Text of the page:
WASHINGTON, Sept. 25, 2017 - Bacon led the pack in price increases for some commonly purchased food items included in the American Farm Bureau Federation’s Fall Harvest Marketbasket Survey.
Compared to a year ago, the price of bacon is up 19 percent, to $5.24 per pound, said the survey, which reported an overall increase of 3 percent for the 16-item basket – $51.13 for all the items, compared to $49.70 last fall.
Meanwhile, the farmer’s share of the total is about $8, down from $8.45 in last year’s survey, AFBF said.
“Through the mid-1970s, farmers received about one-third of consumer retail food expenditures for food eaten at home and away from home, on average,” said John Newton, AFBF’s director of market intelligence. “Since then, that figure has decreased steadily and is now about 15.6 percent, according to the Agriculture Department’s revised Food Dollar Series.”
Newton cited the popularity of bacon, which shows no sign of abating, in explaining its price increase. “Bacon is a sexy food item in restaurants and everywhere else, creating an inventory decline and thus a price increase,” Newton said.
“We saw a rally in wholesale bacon prices this summer and fall which is being reflected at the retail level,” Newton said.
Other foods that saw an increases were chicken breast, up 9 percent to $3.13 per pound; flour, up 7 percent to $2.37 per 5-pound bag; orange juice, up 6 percent to $3.46 per half-gallon; and vegetable oil, the price of which has risen 5 percent to $2.52 for a 32-ounce bottle.
As for chicken, “Supply and demand for chicken breasts is tight, which is why retail prices are higher,” Newton said.
The rise in orange juice prices can be attributed to the ever-decreasing supply – from 10 million tons in 2007-2008 to less than 6 million in 2015-16, according to the National Agricultural Statistics Service. Citrus greening has played a large role in that decline, but now Hurricane Irma has delivered another blow to the state’s citrus growers, who may lose as much as 70 percent of their crop.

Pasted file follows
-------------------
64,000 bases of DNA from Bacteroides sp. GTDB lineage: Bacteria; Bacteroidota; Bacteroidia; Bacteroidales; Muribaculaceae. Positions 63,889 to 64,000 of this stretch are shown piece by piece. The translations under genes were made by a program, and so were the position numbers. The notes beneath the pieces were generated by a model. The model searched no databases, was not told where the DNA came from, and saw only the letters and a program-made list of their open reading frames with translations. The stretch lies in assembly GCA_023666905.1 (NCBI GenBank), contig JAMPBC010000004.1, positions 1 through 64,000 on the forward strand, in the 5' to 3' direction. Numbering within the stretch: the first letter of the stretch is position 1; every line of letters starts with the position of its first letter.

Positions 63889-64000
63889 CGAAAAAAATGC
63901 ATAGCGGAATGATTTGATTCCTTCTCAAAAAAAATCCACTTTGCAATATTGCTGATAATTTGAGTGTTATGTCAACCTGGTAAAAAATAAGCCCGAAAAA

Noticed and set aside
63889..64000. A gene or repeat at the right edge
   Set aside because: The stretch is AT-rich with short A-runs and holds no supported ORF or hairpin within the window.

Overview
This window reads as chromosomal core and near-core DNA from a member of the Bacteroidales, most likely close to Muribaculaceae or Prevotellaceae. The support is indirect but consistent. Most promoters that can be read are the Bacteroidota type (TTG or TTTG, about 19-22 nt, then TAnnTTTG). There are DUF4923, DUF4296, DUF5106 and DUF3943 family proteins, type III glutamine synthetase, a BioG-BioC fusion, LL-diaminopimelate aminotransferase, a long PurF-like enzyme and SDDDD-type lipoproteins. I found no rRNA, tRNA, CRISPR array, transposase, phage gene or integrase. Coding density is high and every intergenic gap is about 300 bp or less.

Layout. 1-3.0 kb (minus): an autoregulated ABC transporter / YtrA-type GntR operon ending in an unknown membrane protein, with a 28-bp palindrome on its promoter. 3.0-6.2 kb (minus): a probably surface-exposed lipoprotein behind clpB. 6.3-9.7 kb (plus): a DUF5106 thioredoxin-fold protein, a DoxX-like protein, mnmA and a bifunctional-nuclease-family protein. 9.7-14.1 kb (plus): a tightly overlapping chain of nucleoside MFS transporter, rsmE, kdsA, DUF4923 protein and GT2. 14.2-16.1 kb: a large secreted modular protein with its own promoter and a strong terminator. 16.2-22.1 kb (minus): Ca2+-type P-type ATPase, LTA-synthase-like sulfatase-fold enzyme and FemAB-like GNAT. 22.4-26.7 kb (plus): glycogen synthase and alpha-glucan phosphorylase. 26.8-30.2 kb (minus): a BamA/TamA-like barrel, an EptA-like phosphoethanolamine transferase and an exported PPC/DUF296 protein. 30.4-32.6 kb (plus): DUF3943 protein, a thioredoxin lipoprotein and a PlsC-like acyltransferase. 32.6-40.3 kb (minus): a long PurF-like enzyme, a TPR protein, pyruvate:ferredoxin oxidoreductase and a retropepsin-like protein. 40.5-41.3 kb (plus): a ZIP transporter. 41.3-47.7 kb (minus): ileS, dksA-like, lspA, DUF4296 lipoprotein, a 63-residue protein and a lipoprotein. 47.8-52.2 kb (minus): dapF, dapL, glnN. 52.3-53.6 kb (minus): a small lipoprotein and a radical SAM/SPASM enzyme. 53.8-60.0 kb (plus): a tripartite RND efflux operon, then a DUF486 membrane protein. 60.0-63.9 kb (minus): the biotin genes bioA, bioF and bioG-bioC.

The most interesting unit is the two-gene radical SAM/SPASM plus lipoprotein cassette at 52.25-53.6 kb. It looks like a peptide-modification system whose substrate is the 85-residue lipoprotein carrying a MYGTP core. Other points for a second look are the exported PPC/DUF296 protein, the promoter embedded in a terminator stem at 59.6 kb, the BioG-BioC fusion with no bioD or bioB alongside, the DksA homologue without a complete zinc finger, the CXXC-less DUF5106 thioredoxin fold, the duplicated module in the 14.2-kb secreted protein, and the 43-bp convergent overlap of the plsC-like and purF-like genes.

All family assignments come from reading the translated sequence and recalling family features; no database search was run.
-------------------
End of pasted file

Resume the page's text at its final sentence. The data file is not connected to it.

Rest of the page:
Of the 16 items in the basket, 12 saw increases and four decreases. One of those was eggs, down 3 percent to $1.44 per dozen.
“Egg supplies are fully rebuilt from what we saw a few years ago and we are seeing egg prices continue to come back to where they were prior to the bird flu a few years ago,” Newton said.
Other items that decreased in price were bagged salad, down 16 percent to $2.41 per pound; ground chuck, down 3 percent to $3.99 per pound; and potatoes, down 2 percent to $2.68 for a 5-pound bag.
AFBF also looked at prices for alternative milk choices that were not included in the overall marketbasket survey. A half-gallon of regular milk was $2.07 and a half-gallon of organic milk was $4.27.
Other prices in the informal survey:
- sliced deli ham, up 3 percent to $5.62 per pound
- whole milk, up 3 percent to $2.93 per gallon
- white bread, up 2 percent to $1.61 for a 20-ounce loaf
- toasted oat cereal, up 1 percent to $2.84 for a 9-ounce box
- shredded cheddar, up 1 percent to $4.11 per pound
- apples, up 1 percent to $1.61 per pound
- sirloin tip roast, up 3 percent to $5.17 per pound
“According to USDA, Americans spend just under 10 percent of their disposable annual income on food, the lowest average of any country in the world,” AFBF said. A total of 81 shoppers in 25 states participated in the latest survey, conducted in September.
AFBF began conducting the quarterly marketbasket surveys of retail food price trends in 1989. The series includes a Spring Picnic survey, Summer Cookout survey, Fall Harvest survey and a Thanksgiving survey.
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